State Testing Program for All Component Districts The State testing program provides data to the State Education Department and local school districts for use in planning, managing, and evaluating educational programs. The 4th and 8th grade English language arts (ELA) and mathematics tests measure student performance on the State standards for the elementary and middle grades, while the Regents examinations are key indicators of student progress in the secondary grades. These data are calculated by aggregating district-level results for general education students and pupils with disabilities for all component districts.
Level 4 These students exceed the standards and are moving toward high performance on the Regents examination. Level 3 These students meet the standards and, with continued steady growth, should pass the Regents examination. Level 2 These students need extra help to meet the standards and pass the Regents examination. Level 1 These students have serious academic deficiencies.
Further descriptions for each level by exam are available on the School Report Cards at the New York State Education Department Web site at www.emsc.nysed.gov/irts/.
Counts of Students Tested (General Education and Students with Disabilities)
4,534 4,534 4,984 5,000
Grade 4 ELA Grade 4 Mathemat ics Grade 8 ELA Grade 8 Mathemat ics
Percent of Students
13
Regents Examinations
In 1996, the Regents acted to raise learning standards by requiring future students to demonstrate competence for graduation using Regents examinations, rather than the lower-level Regents competency tests (RCTs). All general- education students who entered ninth grade in the fall of 1996 were required to score 65 or higher (55 if approved by the local school board) on the Regents examination in comprehensive English to earn a local diploma. General- education students who entered ninth grade in the fall of 1997 are required to score 65 or higher (55 if approved by the local school board) on the Regents examination in comprehensive English and on a Regents examination in mathematics. The number of Regents examinations required for graduation has increased with each succeeding freshman class. Added requirements for the freshman class of 1998 were the Regents examinations in global history and US history & government. The freshman class of 1999 has to also pass a Regents examination in science. Even more rigorous graduation requirements will be implemented in 2004. Data were collected to assess the progress that students are making toward meeting new graduation requirements for their cohort. The following charts show the percentage of cohort members in component districts who scored 55- 100 and 65-100 on each Regents examination after four years. The data include results for students with disabilities.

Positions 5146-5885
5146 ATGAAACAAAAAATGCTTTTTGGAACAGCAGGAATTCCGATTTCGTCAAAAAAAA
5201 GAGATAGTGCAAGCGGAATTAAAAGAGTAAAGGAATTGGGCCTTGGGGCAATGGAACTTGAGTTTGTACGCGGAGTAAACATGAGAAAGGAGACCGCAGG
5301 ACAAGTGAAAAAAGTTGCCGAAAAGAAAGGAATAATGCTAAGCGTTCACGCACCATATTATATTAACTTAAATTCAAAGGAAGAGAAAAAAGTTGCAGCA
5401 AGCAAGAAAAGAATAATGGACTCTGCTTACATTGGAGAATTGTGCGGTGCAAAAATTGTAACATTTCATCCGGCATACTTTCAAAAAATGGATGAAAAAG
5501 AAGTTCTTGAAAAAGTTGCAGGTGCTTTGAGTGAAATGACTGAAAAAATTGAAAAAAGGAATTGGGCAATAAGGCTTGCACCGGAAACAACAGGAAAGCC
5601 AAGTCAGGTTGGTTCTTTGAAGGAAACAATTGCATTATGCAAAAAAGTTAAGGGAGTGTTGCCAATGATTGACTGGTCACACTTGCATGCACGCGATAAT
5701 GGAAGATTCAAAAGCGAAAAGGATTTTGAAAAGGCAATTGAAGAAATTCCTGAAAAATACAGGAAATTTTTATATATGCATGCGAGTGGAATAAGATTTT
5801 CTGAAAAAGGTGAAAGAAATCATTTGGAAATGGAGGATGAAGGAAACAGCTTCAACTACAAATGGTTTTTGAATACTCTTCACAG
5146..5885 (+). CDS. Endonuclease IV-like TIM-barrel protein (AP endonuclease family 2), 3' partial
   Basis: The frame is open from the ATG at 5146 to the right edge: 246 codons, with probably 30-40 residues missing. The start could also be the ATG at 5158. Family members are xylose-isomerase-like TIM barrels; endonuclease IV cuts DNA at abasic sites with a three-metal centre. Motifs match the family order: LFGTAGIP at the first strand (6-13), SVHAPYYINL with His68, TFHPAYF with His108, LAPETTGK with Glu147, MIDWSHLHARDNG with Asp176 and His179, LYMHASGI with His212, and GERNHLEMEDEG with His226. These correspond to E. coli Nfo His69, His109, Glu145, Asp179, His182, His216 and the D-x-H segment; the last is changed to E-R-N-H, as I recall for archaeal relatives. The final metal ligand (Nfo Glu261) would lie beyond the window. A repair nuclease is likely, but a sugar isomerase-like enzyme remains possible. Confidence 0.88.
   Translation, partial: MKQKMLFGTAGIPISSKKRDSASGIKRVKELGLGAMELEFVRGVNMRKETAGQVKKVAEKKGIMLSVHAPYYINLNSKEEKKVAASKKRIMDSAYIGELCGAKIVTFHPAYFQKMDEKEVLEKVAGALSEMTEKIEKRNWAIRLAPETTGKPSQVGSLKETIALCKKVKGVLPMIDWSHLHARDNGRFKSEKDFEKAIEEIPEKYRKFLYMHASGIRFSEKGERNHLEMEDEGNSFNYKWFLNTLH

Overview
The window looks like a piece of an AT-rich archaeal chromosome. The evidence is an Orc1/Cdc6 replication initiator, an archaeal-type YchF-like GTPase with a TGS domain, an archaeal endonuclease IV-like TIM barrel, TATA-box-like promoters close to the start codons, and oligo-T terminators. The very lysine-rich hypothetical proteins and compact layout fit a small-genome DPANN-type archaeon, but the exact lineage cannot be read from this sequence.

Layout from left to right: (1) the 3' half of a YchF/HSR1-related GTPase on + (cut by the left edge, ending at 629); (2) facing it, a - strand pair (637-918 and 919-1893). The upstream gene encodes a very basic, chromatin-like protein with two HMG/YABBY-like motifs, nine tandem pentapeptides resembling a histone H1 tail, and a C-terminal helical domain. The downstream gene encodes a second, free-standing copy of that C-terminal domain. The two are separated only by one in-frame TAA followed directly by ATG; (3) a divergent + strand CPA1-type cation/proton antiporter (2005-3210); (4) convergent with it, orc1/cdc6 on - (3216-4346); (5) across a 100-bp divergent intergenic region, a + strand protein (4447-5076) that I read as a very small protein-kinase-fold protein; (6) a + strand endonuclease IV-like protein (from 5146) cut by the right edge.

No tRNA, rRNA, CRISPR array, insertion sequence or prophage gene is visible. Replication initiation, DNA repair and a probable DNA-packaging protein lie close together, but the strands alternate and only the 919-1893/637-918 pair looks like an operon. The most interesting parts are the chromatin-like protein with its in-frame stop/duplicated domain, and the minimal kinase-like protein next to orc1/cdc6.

Performance of the 1999 Cohort as of June 2003 after 4 Years
87.4% 80.3% 92.2% 87.5% 89.7%
79.5% 71.6% 86.1% 77.5% 84.2%
English Math Global History US History & Government
Science
55-100 including Alternative 65-100 including Alternative
Performance of the 1998 Cohort as of June 2002 after 4 Years
90.7% 82.9% 90.0% 87.3%83.5%
74.6% 81.0% 78.5%
55-100 including Alternative 65-100 including Alternative
Cohort Enrollment All Students, General Education and Special Education
3,276 3,589
1998 1999
14
Graduation Results 1998-99 through 2002-03 School Years
Displayed below are the number of graduates in component districts who received local diplomas with or without Regents endorsement and local diplomas with Regents endorsement during the 1998-99 through 2002-03 school years. Before the 2001-02 school year, counts include January, June and August graduates. In the 2001-02 school year, counts include January and June graduates. Data for the 2002-03 school year include August 2002 and January and June 2003 graduates. In 2002-03, 62.0% of the component high school graduates in this BOCES region earned a Regents diploma verses 66.0% of the graduates in component districts statewide.
Distribution of Graduates 2000-2001 through 2002-2003 School Years
The chart provides the percentage of graduates in component districts who specified the postsecondary intentions listed during the 2000-2001 through 2002-2003 school years. Other postsecondary includes trade and proprietary schools.
47%
35%
2000-01 2001-02 2002-03
2,901
Local Diplomas Regents Diplomas
15
Percent of Total Expenses
53.9%